Aquaculture / Asia / Bangladesh / Fish / LIVESTOCK-FISH / Research / South Asia / Value Chains

Fish value chain assessment in Bangladesh paves the way for future interventions

A woman showing fish caught from pond in Khulna, Bangladesh. Photo by M. Yousuf Tushar. April 16, 2014 WorldFish scientists and partners have commenced a fish value chain assessment and social and gender analysis of some of Bangladesh’s most important farmed fish species for poor consumers and producers: tilapia, rohu carp, silver carp and mola.

The field assessment with smallholder fish farmers is being implemented in six communities across three districts in the southwest of Bangladesh, where aquaculture is a major source of livelihood, income, and food and nutrition security.

The project will use a new set of value chain assessment tools, which integrate in-depth gender and social analysis. This approach will enable the future design of potentially gender transformative “best-bet” interventions that enhance fish value chains and improve the participation of and benefits accruing to women.

During the first phase of the assessment, four-day focus group discussions will be held with separate groups of men and women fish producers. Later in the year other value chain actors, such as fish retailers, will be included in the assessment to gradually build a complete picture of the sector.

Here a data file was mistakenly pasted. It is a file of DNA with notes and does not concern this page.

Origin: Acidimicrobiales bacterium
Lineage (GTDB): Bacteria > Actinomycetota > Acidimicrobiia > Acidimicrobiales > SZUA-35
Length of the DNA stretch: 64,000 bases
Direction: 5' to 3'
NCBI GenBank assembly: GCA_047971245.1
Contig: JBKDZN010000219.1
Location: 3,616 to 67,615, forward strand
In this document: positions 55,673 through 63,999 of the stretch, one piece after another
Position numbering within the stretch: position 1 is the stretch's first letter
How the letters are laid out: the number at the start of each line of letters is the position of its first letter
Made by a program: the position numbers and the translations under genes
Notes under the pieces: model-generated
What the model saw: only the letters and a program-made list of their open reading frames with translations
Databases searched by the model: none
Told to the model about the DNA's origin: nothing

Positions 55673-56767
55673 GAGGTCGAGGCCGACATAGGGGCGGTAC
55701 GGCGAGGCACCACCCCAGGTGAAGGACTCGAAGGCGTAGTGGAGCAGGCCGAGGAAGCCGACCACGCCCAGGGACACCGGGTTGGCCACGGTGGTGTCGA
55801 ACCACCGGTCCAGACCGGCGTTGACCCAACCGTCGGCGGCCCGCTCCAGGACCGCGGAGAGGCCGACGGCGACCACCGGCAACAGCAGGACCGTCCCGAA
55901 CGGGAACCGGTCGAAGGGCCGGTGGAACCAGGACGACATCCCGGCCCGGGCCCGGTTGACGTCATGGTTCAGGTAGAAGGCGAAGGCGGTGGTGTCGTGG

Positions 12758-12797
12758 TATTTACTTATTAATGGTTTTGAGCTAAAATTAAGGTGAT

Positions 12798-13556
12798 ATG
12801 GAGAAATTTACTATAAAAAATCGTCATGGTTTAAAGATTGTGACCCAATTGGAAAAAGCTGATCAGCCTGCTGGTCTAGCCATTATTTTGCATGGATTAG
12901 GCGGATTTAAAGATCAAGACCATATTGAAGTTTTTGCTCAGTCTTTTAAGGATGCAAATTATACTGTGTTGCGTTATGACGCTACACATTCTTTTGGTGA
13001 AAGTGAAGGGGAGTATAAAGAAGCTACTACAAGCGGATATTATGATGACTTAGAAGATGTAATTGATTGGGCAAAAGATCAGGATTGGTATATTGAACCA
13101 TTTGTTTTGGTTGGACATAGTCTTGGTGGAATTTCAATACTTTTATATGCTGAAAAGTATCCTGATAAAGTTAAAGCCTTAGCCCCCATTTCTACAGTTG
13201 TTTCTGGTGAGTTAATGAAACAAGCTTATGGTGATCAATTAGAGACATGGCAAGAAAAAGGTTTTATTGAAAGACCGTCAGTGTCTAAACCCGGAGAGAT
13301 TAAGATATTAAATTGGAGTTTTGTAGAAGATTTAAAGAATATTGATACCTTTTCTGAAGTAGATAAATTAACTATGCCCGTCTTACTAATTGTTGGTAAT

After the data collection stage, the focus group transcripts will be analyzed with the goal of identifying opportunities for improvement through gender integrated best-bet interventions in the tilapia, rohu, silver carp and mola value chains.

In addition a manual will be developed describing the tested tools as well as the process for data analysis and formulation of best-bets. The manual will be made publicly accessible as a tool for wider use outside the program.

The assessment is part of the CGIAR Research Program on Livestock and Fish’s research for development interventions in Bangladesh to strengthen the aquaculture sector, increase incomes especially among poor value chain actors, and provide affordable, safe and nutritious fish for the country’s poor and vulnerable consumers.


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